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EP Nick Haynes on His Multi-Faceted Career across Europe and US


The executive producer on his decades in the industry and what recently drew him to join The-Artery

EP Nick Haynes on His Multi-Faceted Career across Europe and US

From editing to VFX and eventually producing, Nick Haynes has a varied history within the advertising industry. He has spent the last 21 years in New York building out facilities, growing and managing teams as well as producing jobs for a variety of world-class brands including Johnson & Johnson, Guinness and Converse. 

He is now executive producer at The-Artery, a creative production studio that offers everything from visual effects to full service production and post production for film, television, and brands. 

In this interview, Nick chats to LBB about his start in the industry, his most incredible shoots and his love for photography.

LBB> Briefly tell us about your career history and how you got into producing.

Nick> It started a long time ago, as a runner in London. I started to go down the editing route, with the advent of Avid, but slowly crept into more VFX-based roles. My last London-based role was with The Mill, who very kindly brought me to New York. From there, I left to start up Absolute, essentially as general manager. The slow creep arrived again and I found myself producing a few jobs here and there and evolved into the EP role with Absolute. I moved on to MPC and then Carbon, before finally and very happily landing with Vico Sharabani, Deb Sullivan, and the amazing team at The-Artery.

LBB> Looking over your career, what would you pick out as your top three highlights so far and why?

Nick> Honestly, I think every job I've had has its highlights and really, very few disappointments. To pick three would be doing a disservice to so many other fantastic memories, but since you asked... I would say hitting NY with The Mill was a serendipitous moment and we enjoyed riding that little wave. It really felt as though something different was being served up in the US market overall and that it was making an impact. 

Secondly, starting Absolute was a big step for me in terms of moving away from a technical role into something bigger and broader. I learnt loads.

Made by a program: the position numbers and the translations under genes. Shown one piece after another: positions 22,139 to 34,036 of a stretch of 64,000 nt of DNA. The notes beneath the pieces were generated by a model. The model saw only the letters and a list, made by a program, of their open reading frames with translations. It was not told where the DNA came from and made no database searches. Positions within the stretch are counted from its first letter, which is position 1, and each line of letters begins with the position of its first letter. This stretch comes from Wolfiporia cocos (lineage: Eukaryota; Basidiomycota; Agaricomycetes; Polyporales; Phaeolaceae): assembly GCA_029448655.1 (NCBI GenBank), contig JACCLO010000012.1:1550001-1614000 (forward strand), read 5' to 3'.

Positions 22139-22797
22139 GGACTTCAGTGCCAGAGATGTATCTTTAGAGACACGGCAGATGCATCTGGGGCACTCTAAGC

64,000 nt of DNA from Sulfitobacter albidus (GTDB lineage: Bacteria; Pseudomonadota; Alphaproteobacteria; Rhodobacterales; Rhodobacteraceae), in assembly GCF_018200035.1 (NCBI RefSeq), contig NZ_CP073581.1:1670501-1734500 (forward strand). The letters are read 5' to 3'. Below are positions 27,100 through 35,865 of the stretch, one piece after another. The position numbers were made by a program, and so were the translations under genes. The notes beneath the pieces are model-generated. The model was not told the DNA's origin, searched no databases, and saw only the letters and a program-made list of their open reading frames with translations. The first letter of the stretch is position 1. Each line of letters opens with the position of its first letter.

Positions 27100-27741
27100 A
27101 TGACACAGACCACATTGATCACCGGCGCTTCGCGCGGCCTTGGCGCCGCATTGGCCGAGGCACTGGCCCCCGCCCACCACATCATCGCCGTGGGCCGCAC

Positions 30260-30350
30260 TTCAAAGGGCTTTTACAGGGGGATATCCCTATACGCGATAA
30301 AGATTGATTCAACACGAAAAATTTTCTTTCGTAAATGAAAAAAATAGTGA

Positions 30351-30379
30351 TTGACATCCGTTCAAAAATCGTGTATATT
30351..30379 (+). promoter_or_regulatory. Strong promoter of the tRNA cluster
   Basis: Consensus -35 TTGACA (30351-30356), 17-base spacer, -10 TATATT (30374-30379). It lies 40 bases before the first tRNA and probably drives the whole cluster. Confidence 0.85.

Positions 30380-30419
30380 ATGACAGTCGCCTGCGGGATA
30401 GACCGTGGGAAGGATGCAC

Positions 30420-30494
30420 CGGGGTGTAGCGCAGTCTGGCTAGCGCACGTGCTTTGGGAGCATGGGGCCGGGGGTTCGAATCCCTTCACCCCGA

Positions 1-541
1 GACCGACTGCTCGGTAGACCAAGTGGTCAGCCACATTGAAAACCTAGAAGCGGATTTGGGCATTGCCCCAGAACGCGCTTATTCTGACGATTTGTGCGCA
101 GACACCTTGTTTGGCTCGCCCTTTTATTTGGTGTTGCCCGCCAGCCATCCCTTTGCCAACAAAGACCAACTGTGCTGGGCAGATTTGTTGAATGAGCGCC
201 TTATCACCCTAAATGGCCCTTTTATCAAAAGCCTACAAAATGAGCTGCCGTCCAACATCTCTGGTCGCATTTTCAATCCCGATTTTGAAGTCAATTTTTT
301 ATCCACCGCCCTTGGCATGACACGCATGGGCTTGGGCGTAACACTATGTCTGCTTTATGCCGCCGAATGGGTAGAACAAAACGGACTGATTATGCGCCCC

Lastly, I'd have to bundle some memorable shoots, from an enormous fortress on the edge of the frozen Black Sea in Ukraine, to most recently a terrific shoot with The-Artery for a German luxury car brand in LA. It was a real eye opener in terms of the creative opportunities these stages offer and for the people I get to work with. I get the chance to travel and work at the same time and I never tire of seeing new places.

LBB> You joined The-Artery in November 2022, what is it about the company that caught your attention? 

Nick> Having known and admired Vico as a master of what he does for several years now. I’d known Deb, initially as the 'best' client at Absolute, but also simply as someone so widely known, liked, and trusted in the industry. It was easy for me to join up with them. We'd been trying to find a way to make it work for some years and so when the right moment appeared, it was a no brainer.

LBB> Tell us about your role at The-Artery.

Nick> I've worked in VFX houses for a while. My most recent experiences have tied in with production too. The-Artery offers similar opportunities to clients, but so much more. My first challenge with The-Artery was a pitch for a project which had very little to do with VFX, but the shoot was a massive component, albeit as essentially a BTS, as was the need to find a way to tie disparate pieces of technology together. They came together as one to provide an incredible experience to a certain portion of the populace who are traditionally underserved. People approach The-Artery for projects such as this because we're seen, from my perception prior to joining, as being able to truly offer creative solutions to creative problems, which I love. My role fundamentally is to be resourceful in finding solutions for clients. We'll always take the call; the more out of left field, the better.

LBB> In your professional opinion, what makes great, memorable work?

Nick> I used to always say the story, but especially now, we can still be beguiled by a visually stunning piece of work. The tech we have and the artists who deploy it have never had a bigger moment to be expressive and really push for the extraordinary. That said, when I do try to recall favourites, I keep coming back to some fairly old spots from my youth – all story driven.

LBB> What are some of the biggest and most exciting production trends you’re seeing for 2023?

Nick> The experience I just had on the volume stage convinces me that we'll be using that tech a lot in production in the near future. We're still wrangling Unreal into a really useful shape. AI is becoming more present. I also think in 2023, people are again revelling in the opportunity to travel again for shoots on a large scale.

LBB> Outside of work, what are your inspirations and influences?

Nick> I love photography. In particular, I’m still drawn to a lot of the great photojournalists and wish there was less media overall, but of a higher quality. I'm also influenced entirely by my children – they're very good at it, influencing.

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The-Artery, Tue, 04 Apr 2023 10:17:00 GMT